John A. Hall: Introduction

 

The Era of World Wars

9.00-11.15

‘Official and Unofficial Nationalisms in Imperial Germany’s Leap to War in 1914’ Isabel Hull:

 ‘Rising Power in Miniature: Balkan Wars and Serbian Nationalism’ Sinisa Malesevic:

Discussant: Helmut Smith

11.15-11.30 Coffee

11.30-12.30

‘Nationalism as Internationalism in 1940s Japan’ Jeremy Yellen

Discussant Krishan Kumar

12.30-1.30 Lunch

 

The Past and the Present

1.30-3.30

“Power Transitions” and the Perception of Threat: Nationalism. “China’s Rise”, and the Future of US-China   Relations” Peter Gries

“Authoritarian Audiences in International Crises: A Real-History Survey-Experiment in China” Jessica Chen Weiss:

Discussant: Lorenz Luthi

2.45-3.45

 ‘How nationalism helps internal balancing but hurts external balancing: the case of East Asia’  Zoltan Buzas

Discussant: Benny Miller

3.45-4.00 Tea

4.00-5.00

“India Rising: Nationalism and Status in World Politics’ Khavita Khory

Discussant: T.V. Paul

Conclusions

5.00-6.00

William Wohlforth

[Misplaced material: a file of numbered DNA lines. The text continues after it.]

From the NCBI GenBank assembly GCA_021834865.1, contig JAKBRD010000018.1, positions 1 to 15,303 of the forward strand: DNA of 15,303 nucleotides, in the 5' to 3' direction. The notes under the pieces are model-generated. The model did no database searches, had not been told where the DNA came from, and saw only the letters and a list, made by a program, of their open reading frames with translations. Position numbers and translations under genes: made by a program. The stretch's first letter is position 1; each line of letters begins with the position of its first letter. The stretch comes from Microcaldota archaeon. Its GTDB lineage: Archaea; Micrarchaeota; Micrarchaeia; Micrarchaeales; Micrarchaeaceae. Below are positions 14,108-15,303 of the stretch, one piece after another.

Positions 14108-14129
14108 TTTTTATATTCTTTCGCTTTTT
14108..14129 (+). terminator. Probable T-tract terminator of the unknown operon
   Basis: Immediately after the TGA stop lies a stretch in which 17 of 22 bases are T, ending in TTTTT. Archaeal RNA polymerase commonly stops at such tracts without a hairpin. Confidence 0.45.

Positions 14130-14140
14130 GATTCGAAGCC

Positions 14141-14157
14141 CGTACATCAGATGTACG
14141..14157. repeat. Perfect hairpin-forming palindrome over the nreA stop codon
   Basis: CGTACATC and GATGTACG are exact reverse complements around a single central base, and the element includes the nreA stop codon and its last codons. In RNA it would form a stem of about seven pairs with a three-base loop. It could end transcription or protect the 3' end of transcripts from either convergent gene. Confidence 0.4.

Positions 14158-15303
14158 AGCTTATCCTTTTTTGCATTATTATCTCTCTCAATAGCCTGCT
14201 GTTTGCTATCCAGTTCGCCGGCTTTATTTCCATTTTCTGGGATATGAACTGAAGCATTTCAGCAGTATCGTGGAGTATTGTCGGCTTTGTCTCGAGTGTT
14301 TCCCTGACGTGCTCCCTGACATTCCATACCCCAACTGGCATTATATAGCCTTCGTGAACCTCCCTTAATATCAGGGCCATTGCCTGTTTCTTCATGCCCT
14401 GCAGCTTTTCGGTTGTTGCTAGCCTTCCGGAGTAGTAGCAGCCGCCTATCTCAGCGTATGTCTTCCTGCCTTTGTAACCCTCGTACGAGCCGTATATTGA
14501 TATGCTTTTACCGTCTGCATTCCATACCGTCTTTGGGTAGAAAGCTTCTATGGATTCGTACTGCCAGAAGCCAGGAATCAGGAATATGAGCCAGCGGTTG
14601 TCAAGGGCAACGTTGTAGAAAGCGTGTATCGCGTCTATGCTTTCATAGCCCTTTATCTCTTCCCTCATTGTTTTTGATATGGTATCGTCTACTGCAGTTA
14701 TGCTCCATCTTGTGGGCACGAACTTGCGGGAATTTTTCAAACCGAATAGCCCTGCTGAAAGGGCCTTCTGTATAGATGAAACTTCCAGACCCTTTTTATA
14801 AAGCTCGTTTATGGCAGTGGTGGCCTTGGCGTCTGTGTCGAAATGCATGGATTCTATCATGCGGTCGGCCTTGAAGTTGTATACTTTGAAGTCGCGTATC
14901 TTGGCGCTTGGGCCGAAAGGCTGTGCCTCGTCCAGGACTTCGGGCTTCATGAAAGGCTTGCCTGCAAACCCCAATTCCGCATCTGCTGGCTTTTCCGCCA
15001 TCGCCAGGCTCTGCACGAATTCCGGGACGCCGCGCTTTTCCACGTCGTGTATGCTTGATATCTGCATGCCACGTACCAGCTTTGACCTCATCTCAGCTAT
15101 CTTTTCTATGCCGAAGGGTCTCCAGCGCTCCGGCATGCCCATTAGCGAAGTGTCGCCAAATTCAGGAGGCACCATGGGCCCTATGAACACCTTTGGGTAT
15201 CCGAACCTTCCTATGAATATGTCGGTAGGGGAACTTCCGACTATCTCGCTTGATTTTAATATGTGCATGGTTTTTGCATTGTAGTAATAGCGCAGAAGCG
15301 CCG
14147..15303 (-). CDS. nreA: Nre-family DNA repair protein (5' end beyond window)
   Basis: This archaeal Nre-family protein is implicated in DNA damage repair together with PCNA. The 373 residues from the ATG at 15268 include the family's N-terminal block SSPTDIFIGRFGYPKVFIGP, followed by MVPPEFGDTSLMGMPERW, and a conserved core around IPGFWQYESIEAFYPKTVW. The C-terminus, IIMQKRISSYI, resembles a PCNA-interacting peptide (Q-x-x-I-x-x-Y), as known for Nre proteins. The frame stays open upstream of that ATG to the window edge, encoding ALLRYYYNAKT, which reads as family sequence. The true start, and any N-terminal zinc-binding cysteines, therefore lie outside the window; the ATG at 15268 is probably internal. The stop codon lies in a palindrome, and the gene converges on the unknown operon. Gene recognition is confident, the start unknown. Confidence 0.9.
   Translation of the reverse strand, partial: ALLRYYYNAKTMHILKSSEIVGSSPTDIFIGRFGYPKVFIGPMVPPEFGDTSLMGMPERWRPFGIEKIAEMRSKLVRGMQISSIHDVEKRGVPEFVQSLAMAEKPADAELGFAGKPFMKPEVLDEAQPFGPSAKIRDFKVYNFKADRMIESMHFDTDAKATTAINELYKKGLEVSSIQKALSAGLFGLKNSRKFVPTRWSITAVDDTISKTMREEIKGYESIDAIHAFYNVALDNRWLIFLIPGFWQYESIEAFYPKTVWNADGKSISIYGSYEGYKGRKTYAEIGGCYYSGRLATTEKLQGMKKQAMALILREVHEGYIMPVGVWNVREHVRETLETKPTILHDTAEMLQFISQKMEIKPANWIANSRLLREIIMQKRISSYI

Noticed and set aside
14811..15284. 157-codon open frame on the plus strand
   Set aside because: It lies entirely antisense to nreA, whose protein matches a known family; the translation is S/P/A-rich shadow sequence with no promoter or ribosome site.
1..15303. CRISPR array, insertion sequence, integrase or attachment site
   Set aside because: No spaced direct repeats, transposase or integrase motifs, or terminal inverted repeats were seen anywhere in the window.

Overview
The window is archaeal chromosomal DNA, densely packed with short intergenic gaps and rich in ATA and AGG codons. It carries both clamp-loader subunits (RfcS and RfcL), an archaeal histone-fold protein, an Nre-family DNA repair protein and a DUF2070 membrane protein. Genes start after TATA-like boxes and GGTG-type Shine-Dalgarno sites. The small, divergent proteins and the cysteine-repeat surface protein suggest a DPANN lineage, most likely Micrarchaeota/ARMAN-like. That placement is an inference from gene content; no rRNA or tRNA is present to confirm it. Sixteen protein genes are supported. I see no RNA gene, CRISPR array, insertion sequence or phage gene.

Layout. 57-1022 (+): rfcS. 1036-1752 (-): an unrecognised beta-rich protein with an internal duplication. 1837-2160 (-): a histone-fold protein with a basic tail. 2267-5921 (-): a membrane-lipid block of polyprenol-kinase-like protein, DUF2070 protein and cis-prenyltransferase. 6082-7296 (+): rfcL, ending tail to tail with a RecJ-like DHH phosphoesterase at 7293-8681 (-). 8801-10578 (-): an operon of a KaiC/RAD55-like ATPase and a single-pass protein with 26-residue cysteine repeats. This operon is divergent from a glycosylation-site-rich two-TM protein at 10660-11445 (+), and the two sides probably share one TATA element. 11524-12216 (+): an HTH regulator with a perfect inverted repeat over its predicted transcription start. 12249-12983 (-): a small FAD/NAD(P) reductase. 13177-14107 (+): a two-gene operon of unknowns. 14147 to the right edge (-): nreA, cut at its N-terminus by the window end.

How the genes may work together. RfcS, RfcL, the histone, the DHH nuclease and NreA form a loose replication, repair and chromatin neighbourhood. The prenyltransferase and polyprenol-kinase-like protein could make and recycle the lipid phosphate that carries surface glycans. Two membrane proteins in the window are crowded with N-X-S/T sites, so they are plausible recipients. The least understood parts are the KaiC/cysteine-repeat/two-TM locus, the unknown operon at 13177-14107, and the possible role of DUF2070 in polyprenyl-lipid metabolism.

Decline Management and Power Transitions Workshop

31 January 2015

Hotel 1010, rue Sherbrooke O., Montréal

By invitation only

 

9:00-10:30. IR, Sociological, and Cultural Perspectives on Decline Management

Frédéric Mérand (Political Science, Montréal) – Decline in International Relations

John Hall (Sociology, McGill) – Decline in Historical Sociology

Jonathan Sachs (English, Concordia) – Decline Management as a Cultural Practice

Discussant : Pierre Martin (Political Science, Montréal)

11:00-12:45. Global Historical Cases

Cecily Hilsdale (Art History, McGill) – Culture and Decline in late Byzantium

Prerna Singh (Government, Harvard) – Development and Decline in South Asia

Nancy Turgeon (Global Studies, Sussex) – Late Imperial China Coping with Geopolitical Decline: 19th Century Reforms following Western Involvement in East Asia